Voyage to the Bottom of the Sea

Production information and notes by Mark Phillips
Story synopses, Mike Bailey


The Sky's On Fire  Airdate: January 23, 1966

Ice cascades past Seaview observation ports. Out on Seaview's flying bridge, the command crew is stunned by the  fire in the sky. An undulating, burning hell.
Shelf ice plunging into the sea.
The sky's on fire.
 The fire in the sky.

Richard Basehard, David J. Stewart, Robert H. Harris.
Nelson, Weber and Carlton.

        It's basically the Voyage movie re-shot and aired five years after the initial release of the theatrical version with Basehart, Hedison and company at the south pole rather than the north.  Seaview surfaces from under the antarctic ice shelf after being rained upon by huge chunks of ice.  They surface to discover a wild scene which Sharkey gets to summarize this time with one of my all-time favorite Voyage lines, "The sky's on fire" (of course, the episode title as well). 

At the behest of the President, Nelson makes for Washington in the Flying Sub to lay out a quickly concocted plan:  use a missile to blow the burning Van Allen belt out into space before the earth is fried to a cinder.  He has opposition in a UN representative (August Weber) who along with the more reasonable Commander McHenry of ONI, and a fence-sitter (Eric Carlton) accompany Nelson back to Seaview, which is ordered full speed ahead to get into position to fire the missile. 

      The soon to be dead McHenry works on Dr. Carlton  a
  Frank Marth as ONI's Commander McHenry tries to convince Dr. Carlton (Robert H. Harris) of Nelson's plan.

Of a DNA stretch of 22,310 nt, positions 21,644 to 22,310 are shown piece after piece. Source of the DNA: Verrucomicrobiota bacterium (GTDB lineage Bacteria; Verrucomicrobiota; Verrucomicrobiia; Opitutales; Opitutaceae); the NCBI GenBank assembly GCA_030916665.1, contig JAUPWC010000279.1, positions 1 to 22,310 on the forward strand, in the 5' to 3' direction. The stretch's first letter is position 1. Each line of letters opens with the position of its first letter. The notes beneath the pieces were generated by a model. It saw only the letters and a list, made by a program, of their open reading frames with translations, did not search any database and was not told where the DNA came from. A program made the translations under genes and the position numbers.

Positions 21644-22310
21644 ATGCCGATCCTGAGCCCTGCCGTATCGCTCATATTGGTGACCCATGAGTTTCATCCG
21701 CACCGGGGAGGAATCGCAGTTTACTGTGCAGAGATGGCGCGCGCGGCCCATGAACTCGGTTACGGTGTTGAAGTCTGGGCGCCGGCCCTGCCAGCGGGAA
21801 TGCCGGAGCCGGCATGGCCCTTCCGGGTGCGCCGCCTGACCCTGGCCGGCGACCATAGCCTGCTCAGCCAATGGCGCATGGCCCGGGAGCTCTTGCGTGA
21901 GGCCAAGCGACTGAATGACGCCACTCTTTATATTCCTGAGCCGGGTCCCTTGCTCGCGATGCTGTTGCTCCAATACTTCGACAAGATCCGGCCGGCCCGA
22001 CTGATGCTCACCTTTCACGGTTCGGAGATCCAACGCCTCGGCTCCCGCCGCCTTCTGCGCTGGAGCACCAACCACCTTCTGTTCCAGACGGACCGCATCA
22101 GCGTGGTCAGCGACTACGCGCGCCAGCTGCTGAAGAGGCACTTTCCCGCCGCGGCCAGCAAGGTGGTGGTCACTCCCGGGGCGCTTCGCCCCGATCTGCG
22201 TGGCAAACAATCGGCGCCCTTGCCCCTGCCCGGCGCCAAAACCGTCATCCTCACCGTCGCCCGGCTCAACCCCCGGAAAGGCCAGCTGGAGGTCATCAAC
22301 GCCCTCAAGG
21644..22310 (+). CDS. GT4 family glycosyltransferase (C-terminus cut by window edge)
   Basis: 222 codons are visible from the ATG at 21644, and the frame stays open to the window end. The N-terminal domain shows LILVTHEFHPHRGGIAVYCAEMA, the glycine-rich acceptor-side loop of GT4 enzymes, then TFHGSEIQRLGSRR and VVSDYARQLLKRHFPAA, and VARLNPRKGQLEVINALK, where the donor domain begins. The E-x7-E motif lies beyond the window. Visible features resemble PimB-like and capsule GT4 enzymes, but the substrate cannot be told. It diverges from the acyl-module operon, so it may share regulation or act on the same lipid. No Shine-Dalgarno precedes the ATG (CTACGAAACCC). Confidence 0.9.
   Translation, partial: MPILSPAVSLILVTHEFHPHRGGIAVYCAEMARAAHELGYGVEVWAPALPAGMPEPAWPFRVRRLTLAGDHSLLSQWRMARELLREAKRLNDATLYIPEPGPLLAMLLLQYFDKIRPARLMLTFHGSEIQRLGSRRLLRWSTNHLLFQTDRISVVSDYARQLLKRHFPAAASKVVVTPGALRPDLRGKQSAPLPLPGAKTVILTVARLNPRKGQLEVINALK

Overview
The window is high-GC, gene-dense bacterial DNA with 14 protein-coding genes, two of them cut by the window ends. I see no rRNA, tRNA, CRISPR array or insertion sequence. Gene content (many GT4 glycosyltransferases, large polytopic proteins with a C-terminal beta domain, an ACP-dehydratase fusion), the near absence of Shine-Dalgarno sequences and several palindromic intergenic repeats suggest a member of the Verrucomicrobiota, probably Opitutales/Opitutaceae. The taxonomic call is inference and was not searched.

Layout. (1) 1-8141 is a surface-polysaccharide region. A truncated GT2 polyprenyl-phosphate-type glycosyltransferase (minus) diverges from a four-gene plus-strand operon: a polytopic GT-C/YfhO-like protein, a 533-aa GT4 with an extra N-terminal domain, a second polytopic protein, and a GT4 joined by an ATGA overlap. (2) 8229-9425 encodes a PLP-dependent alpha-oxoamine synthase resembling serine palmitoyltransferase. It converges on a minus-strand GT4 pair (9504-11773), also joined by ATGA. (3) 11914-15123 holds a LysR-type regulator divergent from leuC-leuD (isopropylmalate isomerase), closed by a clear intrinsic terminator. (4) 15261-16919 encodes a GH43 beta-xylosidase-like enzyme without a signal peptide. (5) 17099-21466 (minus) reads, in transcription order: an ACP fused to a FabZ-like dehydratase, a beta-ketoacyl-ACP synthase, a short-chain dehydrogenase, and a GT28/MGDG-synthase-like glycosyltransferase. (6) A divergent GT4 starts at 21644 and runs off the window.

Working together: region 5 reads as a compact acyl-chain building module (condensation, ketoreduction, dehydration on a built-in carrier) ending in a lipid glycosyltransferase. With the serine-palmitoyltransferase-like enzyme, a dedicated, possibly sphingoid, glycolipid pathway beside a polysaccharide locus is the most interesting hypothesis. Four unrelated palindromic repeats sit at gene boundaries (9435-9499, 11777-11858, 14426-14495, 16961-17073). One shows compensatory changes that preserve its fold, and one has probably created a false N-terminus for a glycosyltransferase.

Weber (David J. Stewart) holds Nelson at bay as time ticks off toward missile firing time.   The UN representatives squabble amongst one another over the advisability of Nelson's plan. Carlton ends up dead and the crew, affected by a drug employed by Weber, act paranoid and conspiratorial toward Nelson, threatening the mission. Weber eventually holds everyone at bay with a grenade which is about to go off when Sharkey throws himself on the device to save the others.  As in the movie, Captain Crane saves the day by secretly exiting Seaview and setting a magnetic primer to launch the missile on time.


Seaview about to surface into the firey south polar sea
Seaview and her crew about to surface into a fiery new world.

The Sky's on Fire 

Written: William Welch
Story: Irwin Allen, Charles Bennett
Directed: Gerald Mayer

Guest Cast
August Weber.............David J. Stewart
Dr. Eric Carleton.........Robert H. Harris
Commander McHenry.......Frank Marth
Sparks...........................Anthony Brand

Trivia: This was Terry Becker’s last second season episode as Chief Sharkey.  The actor left the show when Irwin Allen refused to increase his salary.  Several other actors, including  Harvey Lembeck, were brought in to audition as replacements for Becker but Allen realized Becker was the only actor right for the role and he returned for the third season.

Mark Says: An acceptable budget-saver, although I didn’t believe the crew’s mutiny for a moment. The presence of David J. Stewart adds a morbid touch, since the acclaimed Broadway actor died very shortly after filming this segment.

Mike Says:  It is interesting to compare the movie cast to the television cast in their handling of basically the same story.  Basehart's Nelson is much more intense than Walter Pidgeon, who in some ways walked through the movie role.  The same can be said of David Hedison's portrayal of Crane versus that of Robert Sterling.  By the time I saw this episode, I was so familiar with the basic story, that it was distracting.   Nelson's explanation that the ice is sinking because it fell from great height is put paid by the fact that it never comes up again.  Just the same, a decent show.  (Re)writer William Welch had a pretty good script from which to work.

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